1619 Broadway The Brill Building Project is the Kurt Elling release I have been waiting for. Perhaps the release captivates my attention due to the song selection, perhaps the certain air of musical mystery that surrounds what has been called the single most important creative ground for popular music in the western world. Maybe my appreciation for music history qualifies my facination for a place I have never seen. For reasons I don't still fully understand, Kurt Elling seems to cast a wide net and with material that transcends genre and at times adapts to the jazz idiom with amazing subtlety to the point this release should vault Elling well ahead of the jazz vocal pack be they male or female artists. All ready considered the foremost jazz male vocalist this amazing release allows Elling the opportunity to assume the role of the musical chameleon of artistic innovation and thus raise the bar most vocalist seem content to continue to limbo under. While having previously paid homage to his hometown of Chicago, Elling and his family have resided in Manhattan since 2008 and 1619 Broadway is his take on that experience. A bold move and roll of the dice for this Grammy winning singer and lyricist who has earned a Grammy nomination for each of his nine recordings - a streak unmatched in Grammy history!
For the uninitiated a maze of offices and closet like studios at 1619 Broadway, in the heart of Manhattan, the legendary Brill Building while at its peak served as the creative ground zero for more than 160 tenants associated with the pop-music industry. The collection here is slightly eclectic yet amazingly accessible while avoiding some of the more shop worn standards of Cole Porter and Rodgers and Hart. Some tunes on the release were recorded by the original artist after leaving the Brill Building (Carol King ) but there is an unmistakable "Brill Sound" that seems to unite these tunes together. Elling joins forces with longtime collaborator and phenomenal arranger Laurence Hobgood with an end result being a musical happy place for those listeners that feel they may otherwise be stuck in what a refer to as musical no man's land. A listener that may be intimidated by jazz but is tired of dated adult contemporary while not exactly ready for the rocking chair and Henry Mancini either.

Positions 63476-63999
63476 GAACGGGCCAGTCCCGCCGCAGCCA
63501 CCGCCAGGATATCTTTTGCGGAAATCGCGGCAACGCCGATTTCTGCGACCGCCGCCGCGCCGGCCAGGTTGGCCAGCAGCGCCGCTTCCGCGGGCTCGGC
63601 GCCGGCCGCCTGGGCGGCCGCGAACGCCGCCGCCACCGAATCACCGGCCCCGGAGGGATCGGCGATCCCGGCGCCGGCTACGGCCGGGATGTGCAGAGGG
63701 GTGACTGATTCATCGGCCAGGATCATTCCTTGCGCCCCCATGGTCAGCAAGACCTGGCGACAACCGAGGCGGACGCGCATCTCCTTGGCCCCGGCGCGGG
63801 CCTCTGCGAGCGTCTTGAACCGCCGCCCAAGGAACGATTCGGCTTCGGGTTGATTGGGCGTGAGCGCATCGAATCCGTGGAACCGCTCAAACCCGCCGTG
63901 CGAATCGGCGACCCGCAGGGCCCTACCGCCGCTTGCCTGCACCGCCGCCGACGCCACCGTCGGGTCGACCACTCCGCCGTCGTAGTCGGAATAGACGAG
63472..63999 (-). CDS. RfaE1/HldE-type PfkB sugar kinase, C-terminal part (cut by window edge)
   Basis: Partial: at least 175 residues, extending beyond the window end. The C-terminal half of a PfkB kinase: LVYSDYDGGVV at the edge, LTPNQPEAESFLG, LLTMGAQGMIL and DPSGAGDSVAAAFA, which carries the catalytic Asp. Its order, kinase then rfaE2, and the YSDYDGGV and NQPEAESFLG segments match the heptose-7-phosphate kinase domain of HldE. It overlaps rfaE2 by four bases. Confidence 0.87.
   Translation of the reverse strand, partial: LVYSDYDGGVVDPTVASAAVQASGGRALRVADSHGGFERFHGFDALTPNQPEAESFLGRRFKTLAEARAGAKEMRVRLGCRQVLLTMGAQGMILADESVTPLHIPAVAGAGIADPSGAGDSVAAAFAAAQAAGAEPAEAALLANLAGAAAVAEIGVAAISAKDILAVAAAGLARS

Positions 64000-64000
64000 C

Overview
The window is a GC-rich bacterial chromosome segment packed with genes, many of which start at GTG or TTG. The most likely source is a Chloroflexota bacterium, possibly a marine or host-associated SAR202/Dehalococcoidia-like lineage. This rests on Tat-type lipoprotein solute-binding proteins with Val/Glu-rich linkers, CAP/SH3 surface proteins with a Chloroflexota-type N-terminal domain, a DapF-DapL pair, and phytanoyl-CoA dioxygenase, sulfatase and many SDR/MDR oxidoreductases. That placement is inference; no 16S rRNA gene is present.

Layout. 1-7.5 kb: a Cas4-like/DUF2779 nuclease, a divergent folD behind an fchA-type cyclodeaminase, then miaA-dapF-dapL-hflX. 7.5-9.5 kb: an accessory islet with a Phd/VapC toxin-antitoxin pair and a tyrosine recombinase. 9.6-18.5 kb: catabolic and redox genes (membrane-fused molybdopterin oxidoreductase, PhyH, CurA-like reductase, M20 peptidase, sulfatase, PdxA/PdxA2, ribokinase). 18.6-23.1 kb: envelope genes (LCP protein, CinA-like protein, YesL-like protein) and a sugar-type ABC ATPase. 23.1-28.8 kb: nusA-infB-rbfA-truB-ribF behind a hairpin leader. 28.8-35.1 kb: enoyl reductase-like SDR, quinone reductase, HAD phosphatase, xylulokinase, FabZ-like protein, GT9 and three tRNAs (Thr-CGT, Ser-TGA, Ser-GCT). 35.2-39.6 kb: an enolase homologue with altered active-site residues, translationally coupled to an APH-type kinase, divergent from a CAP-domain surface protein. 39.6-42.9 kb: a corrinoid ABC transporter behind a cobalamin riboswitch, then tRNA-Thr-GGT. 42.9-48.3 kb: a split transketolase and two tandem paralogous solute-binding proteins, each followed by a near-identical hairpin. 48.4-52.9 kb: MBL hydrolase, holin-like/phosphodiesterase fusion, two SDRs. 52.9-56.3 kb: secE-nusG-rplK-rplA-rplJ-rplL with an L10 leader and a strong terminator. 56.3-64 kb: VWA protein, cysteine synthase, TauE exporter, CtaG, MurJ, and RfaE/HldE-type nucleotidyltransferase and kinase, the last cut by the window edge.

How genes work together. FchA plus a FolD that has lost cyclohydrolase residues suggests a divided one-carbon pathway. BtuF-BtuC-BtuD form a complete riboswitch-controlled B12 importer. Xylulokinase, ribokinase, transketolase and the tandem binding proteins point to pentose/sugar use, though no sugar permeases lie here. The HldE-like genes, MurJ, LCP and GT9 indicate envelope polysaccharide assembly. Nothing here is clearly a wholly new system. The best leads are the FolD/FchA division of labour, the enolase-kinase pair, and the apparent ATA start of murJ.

Tunes such as "On Broadway" and "You Send Me" are ambient reharmonizations of exciting new rhythms that are a mirror image of the pulse of a city. A sonic microcosm of work distilled through an amazing jazz filter of harmonic sensibility finds "A House Is Not A Home" as one of the artistic triumphs of the release and should have incredible cross over potential along with numerous other tunes featured including "I Only Have Eyes For You" and the Carol King classic "So Far Away." Jazz traditionalists or as I refer to them as the pseudo-intellectuals that believe buying a certain release can elevate an I.Q. a certain number of points based on name or style despite having no real working knowledge of the music may raise an eyebrow at a more pop based release despite the overwhelming jazz sensibilities. These cultural throwbacks should remember in the days of Louis Armstrong and Duke Ellington, they were playing the "pop" music of the day. The more things change the more they stay the same.
Music has long been a sanctuary for me as it has been for millions. While I still occasionally play my first instinct as a writer is to look at music if not life itself as a series or sequence of logical if not mathematical events. When these events align themselves in the proper order we find magic as is the case of the history of 1619 Broadway. The London Telegraph refered to 1619 Broadway as "the most important generator of popular songs in the western world" and the location continues to inspire long after the glory days have past and it continues as an amazing influence for the future. A building is made of man made materials, a singer becomes a story teller when he is made of an artistic soul held together by the very tradition 1619 Broadway represents.
The true sign of an artist is when covering another artist, they raise the original tune to another level. Kurt Elling and Laurence Hobgood have paid fitting tribute to the past by pushing forward an amazing new sound for the future. Kurt Elling is indeed an artist! When an artist takes a critic from "like" to "fan" that is pretty cool.
Tracks: On Broadway; Come Fly With Me; You Send Me; I Only Have Eyes For You; I'm Satisfied; A House Is Not A Home; Shoppin' For Clothes; So Far Away; Pleasant Valley Sunday; An American Tune; Tootie For Cootie.
Photographs with special thanks to Concord Music Group and Photographer Anna Webber.